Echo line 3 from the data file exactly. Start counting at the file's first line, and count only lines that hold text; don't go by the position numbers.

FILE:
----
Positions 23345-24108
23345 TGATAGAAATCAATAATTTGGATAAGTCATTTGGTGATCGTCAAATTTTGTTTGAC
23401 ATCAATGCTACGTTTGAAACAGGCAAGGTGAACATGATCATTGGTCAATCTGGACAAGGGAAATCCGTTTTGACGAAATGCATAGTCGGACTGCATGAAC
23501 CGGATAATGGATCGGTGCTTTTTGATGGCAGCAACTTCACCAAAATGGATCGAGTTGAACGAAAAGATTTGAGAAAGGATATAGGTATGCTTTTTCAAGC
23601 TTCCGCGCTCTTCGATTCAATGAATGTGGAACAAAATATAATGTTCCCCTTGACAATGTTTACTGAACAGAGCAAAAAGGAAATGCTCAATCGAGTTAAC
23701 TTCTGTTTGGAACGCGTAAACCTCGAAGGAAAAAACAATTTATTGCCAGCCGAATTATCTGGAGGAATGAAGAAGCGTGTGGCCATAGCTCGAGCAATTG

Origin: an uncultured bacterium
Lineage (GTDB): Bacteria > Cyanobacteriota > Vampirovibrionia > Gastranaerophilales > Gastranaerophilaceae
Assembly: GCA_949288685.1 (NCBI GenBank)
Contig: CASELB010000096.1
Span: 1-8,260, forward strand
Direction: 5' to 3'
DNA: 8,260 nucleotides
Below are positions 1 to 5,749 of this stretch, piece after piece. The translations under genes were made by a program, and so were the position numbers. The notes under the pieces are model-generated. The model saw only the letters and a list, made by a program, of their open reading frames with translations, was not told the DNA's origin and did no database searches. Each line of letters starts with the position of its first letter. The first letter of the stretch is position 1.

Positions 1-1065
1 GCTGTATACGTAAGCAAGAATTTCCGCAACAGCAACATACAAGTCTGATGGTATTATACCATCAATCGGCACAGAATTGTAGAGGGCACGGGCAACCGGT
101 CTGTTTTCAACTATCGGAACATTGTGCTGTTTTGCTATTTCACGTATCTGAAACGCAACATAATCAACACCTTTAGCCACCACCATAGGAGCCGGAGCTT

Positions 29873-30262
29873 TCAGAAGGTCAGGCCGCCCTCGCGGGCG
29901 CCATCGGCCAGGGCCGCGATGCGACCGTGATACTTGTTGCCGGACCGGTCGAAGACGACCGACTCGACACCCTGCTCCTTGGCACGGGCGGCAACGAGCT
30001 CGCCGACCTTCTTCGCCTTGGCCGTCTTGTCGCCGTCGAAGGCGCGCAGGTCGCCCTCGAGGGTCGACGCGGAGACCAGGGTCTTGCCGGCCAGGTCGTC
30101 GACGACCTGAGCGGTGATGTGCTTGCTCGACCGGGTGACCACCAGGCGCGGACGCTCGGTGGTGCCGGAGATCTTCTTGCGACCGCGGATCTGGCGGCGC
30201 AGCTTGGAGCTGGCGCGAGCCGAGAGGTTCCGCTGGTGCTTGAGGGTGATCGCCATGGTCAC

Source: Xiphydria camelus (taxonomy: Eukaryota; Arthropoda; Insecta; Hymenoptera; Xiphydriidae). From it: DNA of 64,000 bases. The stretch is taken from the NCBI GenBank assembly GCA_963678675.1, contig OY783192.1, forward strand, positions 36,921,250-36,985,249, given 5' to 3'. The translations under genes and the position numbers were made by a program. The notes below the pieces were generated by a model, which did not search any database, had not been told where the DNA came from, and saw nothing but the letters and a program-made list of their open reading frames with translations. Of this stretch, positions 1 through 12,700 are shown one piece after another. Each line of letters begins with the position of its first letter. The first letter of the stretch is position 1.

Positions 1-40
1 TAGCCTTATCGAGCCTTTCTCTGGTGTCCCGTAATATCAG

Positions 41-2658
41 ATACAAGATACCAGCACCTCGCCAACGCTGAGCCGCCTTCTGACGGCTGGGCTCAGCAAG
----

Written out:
23401 ATCAATGCTACGTTTGAAACAGGCAAGGTGAACATGATCATTGGTCAATCTGGACAAGGGAAATCCGTTTTGACGAAATGCATAGTCGGACTGCATGAAC